|Vivienne's work wardrobe, from this post, 3 years ago|
A lot of questions recently have revolved around the origins of The Vivienne Files, and what it is that drives me to write it, and what I hope to have accomplished by all of this work. Good questions, and well worthwhile for me to consider from time to time.
I don't have any contact with Vivienne any more, but I will always remember her as the first person that I met who really made it clear to me that looking gorgeous and well-dressed was in no way related to having a big pile of clothes, or to shopping incessantly. She would never have gone into debt to buy clothing. She only bought things for which she had saved the money; she only bought things for which she had planned carefully; she only bought things that worked meticulously well with what she already owned.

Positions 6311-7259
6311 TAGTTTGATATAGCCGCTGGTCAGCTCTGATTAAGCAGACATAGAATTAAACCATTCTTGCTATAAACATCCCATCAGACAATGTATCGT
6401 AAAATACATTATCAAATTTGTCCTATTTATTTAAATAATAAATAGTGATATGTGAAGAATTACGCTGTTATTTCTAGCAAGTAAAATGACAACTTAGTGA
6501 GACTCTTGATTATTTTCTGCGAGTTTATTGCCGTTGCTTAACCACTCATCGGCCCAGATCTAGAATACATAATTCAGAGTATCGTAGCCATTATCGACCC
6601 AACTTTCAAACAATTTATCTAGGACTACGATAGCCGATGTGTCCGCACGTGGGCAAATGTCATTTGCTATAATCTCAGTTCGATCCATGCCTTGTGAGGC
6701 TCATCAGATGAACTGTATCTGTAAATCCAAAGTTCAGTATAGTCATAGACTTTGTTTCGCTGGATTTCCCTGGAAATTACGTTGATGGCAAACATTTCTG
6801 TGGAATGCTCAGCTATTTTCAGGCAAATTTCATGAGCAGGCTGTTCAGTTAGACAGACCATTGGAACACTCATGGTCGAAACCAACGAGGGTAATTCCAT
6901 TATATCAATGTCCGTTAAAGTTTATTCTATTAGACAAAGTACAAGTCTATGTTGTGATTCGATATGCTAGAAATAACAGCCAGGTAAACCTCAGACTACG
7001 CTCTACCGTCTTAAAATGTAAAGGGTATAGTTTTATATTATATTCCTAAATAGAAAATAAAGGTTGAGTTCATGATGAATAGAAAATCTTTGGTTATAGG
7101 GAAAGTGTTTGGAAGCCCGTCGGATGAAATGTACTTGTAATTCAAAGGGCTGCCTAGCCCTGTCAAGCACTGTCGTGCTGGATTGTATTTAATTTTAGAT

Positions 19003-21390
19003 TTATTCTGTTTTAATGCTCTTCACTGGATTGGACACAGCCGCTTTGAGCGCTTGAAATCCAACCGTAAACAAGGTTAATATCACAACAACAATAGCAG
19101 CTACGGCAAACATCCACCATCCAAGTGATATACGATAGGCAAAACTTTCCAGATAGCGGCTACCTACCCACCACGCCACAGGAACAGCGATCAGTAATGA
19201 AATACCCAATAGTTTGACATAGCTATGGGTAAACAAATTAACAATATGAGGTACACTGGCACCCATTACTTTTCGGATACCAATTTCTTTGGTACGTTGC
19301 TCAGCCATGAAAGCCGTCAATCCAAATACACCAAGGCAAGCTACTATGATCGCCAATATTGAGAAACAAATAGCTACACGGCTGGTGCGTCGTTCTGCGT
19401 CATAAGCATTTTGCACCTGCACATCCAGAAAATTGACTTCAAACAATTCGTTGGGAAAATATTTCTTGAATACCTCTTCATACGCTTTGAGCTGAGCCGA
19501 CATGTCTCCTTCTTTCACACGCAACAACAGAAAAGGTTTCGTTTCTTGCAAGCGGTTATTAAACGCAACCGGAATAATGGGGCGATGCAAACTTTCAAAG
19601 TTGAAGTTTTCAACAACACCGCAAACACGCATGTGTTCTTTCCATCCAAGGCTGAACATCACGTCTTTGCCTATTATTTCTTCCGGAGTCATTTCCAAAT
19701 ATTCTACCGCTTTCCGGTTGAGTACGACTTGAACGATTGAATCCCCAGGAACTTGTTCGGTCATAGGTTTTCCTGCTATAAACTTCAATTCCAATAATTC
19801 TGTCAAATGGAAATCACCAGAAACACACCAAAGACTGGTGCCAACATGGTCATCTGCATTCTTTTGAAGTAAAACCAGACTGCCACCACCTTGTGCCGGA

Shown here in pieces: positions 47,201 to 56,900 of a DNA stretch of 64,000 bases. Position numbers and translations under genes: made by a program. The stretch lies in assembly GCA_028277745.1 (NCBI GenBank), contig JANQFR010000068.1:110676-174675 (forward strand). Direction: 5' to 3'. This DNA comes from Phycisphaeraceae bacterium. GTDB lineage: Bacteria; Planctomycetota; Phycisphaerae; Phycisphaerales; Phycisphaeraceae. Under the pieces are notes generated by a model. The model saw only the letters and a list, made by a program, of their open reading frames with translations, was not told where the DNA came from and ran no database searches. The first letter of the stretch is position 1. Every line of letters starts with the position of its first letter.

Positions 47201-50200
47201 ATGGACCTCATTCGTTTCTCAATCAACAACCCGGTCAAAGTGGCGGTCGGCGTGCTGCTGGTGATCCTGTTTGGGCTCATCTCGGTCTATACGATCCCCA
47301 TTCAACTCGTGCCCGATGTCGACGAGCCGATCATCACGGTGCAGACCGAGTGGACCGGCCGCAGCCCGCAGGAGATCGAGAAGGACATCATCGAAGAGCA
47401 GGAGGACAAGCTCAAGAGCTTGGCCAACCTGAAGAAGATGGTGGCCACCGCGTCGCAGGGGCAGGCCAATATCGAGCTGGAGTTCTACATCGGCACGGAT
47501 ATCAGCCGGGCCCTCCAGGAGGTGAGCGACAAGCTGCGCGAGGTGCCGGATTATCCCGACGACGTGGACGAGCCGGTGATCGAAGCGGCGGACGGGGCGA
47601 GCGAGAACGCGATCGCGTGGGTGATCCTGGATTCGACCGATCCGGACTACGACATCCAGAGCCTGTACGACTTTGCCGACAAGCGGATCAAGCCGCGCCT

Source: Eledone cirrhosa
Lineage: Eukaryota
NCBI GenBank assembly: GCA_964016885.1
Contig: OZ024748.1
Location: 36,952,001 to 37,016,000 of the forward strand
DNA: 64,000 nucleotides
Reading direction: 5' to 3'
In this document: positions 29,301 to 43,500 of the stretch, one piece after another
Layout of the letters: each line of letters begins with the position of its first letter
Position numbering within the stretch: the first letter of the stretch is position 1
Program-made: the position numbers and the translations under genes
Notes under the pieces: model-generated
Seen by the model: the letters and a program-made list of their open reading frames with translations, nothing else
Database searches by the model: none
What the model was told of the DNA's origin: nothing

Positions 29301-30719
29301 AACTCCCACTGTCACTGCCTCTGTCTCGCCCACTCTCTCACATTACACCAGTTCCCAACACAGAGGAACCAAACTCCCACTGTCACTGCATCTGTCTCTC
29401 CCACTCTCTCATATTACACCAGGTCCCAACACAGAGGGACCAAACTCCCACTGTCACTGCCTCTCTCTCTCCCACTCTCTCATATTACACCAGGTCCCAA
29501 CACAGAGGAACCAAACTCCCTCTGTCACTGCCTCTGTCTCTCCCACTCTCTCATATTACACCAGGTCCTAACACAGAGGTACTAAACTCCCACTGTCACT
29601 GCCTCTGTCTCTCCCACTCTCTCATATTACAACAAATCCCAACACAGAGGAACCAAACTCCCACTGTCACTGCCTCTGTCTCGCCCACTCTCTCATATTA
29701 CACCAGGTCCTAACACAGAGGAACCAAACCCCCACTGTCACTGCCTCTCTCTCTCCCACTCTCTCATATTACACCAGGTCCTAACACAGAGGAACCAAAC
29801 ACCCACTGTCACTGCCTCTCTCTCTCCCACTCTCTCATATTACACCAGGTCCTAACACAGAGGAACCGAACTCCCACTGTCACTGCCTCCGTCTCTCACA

Was she a typical French woman? or a typical Parisienne? I have no idea - I don't know all of the women in Paris, or in France. I know that in Paris, one sees more well-dressed women than one sees in Chicago - certainly a highly percentage of the women look creative, interesting, and attractive in a way that's seldom seen in Chicago.
But moreover, Vivienne's way of dressing and shopping was financially responsible, which enabled her to be self-sufficient - an ultimately feminist and independent strategy. And her avoidance of excess, of "cheap and cheerful", and of buying for the sake of buying, was very environmentally responsible. Not only did she look good - she was DOING good by planning her wardrobe the way she did.
And I really wanted to share that with other women. I, myself, really want to be like that, and I still have to work at it.
- It's been brought to my attention that maybe Uniqlo isn't the best source of clothing for us to support, because of labor, or environmental considerations. I've only been able to find really conflicting information about the company, so I'm reserving a firm decision; if you have any fact that weight in on either side of the issue, I'd love to know. Thanks!